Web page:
Articles | Volume 13, issue 6
Atmos. Meas. Tech., 13, 3023–3031, 2020
https://doi.org/10.5194/amt-13-3023-2020
Atmos. Meas. Tech., 13, 3023–3031, 2020
https://doi.org/10.5194/amt-13-3023-2020

Research article 09 Jun 2020

Research article | 09 Jun 2020

First observations of the McMurdo–South Pole oblique ionospheric HF channel

Alex T. Chartier et al.

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Cited articles

Bostan, S. M., Urbina, J., Mathews, J. D., Bilén, S. G., and Breakall, J. K.: An HF software-defined radar to study the ionosphere, Radio Sci., 54, 839–849, https://doi.org/10.1029/2018RS006773, 2019. 
Breit, G. and Tuve, M. A.: A radio method of estimating the height of the conducting layer, Nature, 116, 357–357, 1925. 
Budden, K. G.: Radio Waves in the Ionosphere, Cambridge University Press, Cambridge, England, 1961.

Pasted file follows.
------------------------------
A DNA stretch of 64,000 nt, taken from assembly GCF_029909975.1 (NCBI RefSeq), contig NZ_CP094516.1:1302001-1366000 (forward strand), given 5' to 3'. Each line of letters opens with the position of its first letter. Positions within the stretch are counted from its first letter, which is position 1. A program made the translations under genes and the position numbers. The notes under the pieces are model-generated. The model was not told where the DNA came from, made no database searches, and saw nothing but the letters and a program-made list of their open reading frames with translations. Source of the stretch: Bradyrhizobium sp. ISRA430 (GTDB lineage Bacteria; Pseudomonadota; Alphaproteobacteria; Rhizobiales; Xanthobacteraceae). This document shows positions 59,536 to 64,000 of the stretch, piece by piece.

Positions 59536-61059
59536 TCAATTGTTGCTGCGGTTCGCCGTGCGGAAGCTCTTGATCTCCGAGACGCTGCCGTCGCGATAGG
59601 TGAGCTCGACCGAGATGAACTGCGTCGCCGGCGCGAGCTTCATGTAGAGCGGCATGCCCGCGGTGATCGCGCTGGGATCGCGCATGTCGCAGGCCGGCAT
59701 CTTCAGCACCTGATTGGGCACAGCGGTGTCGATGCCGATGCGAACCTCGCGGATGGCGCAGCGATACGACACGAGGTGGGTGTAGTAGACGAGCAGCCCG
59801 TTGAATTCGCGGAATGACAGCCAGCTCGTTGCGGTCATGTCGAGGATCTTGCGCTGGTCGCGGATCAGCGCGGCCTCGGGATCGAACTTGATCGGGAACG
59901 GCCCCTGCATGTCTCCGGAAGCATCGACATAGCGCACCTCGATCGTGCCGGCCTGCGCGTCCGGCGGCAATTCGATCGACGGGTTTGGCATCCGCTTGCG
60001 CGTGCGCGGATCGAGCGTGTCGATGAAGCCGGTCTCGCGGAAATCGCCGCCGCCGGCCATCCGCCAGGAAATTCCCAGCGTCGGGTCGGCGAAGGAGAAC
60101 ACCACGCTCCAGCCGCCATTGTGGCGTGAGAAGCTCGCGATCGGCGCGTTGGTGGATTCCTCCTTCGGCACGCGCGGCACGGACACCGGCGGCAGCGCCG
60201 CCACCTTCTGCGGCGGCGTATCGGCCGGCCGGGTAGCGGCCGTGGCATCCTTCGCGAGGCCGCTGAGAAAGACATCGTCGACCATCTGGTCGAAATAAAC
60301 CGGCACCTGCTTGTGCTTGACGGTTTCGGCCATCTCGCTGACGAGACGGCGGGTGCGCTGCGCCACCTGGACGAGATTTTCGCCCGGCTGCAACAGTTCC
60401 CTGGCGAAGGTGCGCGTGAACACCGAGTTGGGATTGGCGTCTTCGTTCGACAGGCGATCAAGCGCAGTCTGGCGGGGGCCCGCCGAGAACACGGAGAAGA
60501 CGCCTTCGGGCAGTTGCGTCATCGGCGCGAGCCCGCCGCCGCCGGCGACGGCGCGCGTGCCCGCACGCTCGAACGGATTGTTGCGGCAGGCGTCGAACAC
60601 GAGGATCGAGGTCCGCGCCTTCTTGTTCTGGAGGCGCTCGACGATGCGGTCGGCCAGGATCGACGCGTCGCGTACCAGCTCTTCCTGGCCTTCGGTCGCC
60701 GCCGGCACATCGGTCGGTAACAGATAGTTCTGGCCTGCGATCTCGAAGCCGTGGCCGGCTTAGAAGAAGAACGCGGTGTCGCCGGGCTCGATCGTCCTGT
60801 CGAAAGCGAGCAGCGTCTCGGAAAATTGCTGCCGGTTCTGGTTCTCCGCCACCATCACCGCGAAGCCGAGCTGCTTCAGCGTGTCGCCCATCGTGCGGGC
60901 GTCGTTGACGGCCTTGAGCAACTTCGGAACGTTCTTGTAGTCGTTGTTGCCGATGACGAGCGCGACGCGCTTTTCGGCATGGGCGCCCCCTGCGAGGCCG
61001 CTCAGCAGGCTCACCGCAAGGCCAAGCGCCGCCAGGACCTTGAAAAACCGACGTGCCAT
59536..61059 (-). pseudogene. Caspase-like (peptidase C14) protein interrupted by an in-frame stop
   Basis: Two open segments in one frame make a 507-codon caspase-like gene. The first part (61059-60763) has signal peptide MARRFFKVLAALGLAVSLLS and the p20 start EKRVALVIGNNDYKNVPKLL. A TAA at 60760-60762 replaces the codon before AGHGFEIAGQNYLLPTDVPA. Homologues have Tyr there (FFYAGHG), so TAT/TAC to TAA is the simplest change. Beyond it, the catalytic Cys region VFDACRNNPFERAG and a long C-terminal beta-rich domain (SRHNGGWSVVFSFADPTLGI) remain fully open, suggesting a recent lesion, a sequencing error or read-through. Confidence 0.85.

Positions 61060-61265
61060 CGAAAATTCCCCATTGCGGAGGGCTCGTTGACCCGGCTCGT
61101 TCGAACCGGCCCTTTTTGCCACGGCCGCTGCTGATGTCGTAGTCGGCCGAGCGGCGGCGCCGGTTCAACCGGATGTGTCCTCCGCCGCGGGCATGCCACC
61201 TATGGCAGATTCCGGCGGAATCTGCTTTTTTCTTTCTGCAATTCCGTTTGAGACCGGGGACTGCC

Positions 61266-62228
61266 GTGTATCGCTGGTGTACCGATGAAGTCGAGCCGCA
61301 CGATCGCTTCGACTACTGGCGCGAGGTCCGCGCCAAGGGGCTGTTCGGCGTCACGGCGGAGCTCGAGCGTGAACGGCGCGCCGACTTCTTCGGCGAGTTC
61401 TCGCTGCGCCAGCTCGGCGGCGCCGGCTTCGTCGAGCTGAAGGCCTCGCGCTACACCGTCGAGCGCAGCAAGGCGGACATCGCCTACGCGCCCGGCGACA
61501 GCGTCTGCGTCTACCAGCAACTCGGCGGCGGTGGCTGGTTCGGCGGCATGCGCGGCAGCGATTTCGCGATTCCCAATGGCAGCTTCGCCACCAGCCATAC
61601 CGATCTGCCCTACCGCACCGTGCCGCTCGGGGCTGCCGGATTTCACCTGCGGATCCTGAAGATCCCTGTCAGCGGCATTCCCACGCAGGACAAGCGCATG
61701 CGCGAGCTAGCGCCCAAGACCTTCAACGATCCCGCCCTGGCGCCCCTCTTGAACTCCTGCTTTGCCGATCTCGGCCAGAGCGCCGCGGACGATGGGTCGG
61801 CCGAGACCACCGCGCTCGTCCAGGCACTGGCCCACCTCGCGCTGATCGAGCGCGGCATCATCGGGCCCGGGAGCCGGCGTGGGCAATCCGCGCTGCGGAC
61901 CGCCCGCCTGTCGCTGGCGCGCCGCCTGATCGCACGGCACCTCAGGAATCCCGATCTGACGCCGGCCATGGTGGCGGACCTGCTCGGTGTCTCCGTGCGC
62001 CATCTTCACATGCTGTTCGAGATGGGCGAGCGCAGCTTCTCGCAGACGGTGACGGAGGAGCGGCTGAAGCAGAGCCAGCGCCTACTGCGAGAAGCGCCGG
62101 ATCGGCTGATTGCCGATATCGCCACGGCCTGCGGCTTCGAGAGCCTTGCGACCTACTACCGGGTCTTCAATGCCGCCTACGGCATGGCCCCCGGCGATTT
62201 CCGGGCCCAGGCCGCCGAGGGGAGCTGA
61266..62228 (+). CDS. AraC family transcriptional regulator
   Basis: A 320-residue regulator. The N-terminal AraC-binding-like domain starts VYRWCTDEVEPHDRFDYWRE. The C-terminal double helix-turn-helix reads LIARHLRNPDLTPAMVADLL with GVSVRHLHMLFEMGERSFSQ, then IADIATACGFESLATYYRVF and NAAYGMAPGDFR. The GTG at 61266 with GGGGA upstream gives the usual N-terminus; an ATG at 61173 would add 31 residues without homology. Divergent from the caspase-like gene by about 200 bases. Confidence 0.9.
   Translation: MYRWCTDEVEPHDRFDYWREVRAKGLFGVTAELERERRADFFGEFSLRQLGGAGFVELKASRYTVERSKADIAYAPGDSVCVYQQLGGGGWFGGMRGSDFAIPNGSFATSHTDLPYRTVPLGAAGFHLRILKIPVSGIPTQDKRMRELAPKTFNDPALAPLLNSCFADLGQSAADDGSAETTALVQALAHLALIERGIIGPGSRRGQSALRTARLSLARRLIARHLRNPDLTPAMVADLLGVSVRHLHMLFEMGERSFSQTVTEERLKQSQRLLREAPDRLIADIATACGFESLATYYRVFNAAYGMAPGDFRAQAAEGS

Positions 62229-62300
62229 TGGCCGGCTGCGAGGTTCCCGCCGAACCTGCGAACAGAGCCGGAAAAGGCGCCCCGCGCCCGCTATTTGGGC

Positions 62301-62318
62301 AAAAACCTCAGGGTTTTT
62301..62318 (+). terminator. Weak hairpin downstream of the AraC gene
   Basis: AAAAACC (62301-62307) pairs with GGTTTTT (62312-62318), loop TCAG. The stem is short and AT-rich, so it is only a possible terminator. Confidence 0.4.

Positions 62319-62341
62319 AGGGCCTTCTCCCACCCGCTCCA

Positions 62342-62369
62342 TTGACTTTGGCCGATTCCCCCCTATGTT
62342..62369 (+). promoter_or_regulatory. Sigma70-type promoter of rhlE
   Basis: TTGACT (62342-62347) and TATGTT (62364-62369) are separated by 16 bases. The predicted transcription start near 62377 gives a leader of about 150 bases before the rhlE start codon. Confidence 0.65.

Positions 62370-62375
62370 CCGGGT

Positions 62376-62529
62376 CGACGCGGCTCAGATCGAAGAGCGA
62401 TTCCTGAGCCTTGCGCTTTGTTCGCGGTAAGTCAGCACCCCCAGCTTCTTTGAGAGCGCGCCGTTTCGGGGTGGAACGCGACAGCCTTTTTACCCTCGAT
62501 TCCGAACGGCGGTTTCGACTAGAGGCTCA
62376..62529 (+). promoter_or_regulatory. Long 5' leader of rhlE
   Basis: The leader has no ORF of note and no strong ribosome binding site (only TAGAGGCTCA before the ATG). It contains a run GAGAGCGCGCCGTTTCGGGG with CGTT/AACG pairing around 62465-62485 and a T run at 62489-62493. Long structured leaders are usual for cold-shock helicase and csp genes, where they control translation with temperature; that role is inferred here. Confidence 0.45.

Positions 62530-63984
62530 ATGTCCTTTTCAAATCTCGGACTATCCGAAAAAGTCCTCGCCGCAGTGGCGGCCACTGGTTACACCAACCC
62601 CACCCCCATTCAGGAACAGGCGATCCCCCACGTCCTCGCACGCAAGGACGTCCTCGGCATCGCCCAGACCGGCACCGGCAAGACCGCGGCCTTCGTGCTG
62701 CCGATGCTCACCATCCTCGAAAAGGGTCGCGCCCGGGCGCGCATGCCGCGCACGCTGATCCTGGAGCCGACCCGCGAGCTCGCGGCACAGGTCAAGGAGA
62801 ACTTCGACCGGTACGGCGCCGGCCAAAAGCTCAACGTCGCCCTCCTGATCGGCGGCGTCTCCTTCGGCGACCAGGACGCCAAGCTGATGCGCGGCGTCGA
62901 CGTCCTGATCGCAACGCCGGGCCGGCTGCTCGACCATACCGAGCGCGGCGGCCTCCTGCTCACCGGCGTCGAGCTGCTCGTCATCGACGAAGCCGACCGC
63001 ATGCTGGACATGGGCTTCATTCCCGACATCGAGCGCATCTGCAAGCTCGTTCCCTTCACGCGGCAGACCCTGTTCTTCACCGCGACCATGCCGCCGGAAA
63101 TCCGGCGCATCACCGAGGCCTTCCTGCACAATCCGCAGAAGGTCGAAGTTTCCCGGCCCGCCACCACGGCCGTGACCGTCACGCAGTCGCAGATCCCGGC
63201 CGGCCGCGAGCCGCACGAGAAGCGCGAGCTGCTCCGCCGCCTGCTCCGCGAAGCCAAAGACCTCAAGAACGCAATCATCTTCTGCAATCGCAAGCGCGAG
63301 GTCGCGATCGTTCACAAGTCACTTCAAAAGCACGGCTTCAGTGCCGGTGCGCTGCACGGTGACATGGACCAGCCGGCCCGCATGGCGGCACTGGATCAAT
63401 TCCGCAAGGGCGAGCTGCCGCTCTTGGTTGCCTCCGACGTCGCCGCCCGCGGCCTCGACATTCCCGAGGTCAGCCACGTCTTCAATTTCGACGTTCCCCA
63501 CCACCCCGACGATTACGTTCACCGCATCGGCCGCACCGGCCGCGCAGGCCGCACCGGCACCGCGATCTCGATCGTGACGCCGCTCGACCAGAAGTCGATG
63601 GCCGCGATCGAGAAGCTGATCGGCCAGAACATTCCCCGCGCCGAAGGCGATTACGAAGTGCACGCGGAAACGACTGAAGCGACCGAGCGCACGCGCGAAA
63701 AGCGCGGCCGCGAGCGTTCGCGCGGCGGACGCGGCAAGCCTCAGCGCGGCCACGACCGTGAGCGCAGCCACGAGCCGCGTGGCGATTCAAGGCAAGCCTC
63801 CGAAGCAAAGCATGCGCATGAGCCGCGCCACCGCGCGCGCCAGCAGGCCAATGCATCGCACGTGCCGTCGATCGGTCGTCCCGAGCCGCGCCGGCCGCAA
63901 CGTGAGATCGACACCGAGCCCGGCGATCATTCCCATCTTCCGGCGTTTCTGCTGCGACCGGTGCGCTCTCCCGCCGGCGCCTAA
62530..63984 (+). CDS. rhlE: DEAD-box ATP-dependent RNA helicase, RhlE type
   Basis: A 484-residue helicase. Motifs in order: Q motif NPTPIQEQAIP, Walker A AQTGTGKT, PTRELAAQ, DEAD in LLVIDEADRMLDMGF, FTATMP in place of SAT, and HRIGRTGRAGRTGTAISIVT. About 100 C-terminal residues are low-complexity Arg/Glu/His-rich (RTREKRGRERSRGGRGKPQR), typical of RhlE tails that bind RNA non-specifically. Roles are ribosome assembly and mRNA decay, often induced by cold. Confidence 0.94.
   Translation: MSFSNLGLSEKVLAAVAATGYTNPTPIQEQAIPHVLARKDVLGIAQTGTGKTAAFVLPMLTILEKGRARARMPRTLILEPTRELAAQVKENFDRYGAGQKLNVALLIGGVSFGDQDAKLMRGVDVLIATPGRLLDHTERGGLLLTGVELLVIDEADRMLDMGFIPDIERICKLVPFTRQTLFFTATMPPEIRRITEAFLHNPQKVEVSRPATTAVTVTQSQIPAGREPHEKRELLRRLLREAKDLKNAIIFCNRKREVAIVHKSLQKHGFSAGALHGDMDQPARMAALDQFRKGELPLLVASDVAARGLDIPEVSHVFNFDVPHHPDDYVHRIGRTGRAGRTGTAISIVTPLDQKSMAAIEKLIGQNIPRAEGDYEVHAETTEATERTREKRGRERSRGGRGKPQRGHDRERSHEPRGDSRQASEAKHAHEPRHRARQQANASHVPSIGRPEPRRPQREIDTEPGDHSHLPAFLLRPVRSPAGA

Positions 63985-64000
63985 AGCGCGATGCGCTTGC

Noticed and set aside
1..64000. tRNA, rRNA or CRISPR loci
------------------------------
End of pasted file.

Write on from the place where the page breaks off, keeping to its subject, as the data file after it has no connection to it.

Bullett, T., Jee, G., Livingston, R., Kim, J. H., Zabotin, N., Lee, C. S., Mabie, J., and Kwon, H. J.: Jang Bogo Antarctic Ionosonde, EGU General Assembly, Vienna, Austria, 17–22 April 2016, EGU2016-10776, 2016. 
Bust, G. S., Cook, J. A., Kronschnabl, G. R., Vasicek, C. J., and Ward, S. B.: Application of ionospheric tomography to single-site location range estimation, Int. J. Imag. Syst. Tech., 5, 160–168, 1994. 
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Short summary
A novel oblique ionospheric radio sounder has been developed and demonstrated in Antarctica. The transmitter was located at McMurdo and the receiver at the South Pole (1356 km great-circle path). The system cycled through 12 frequencies each minute and recorded signal time of flight, intensity, and Doppler. This allowed for the estimation of peak ionospheric electron density, which validated well against independent data from the nearby Jang Bogo ionosonde and GPS TEC.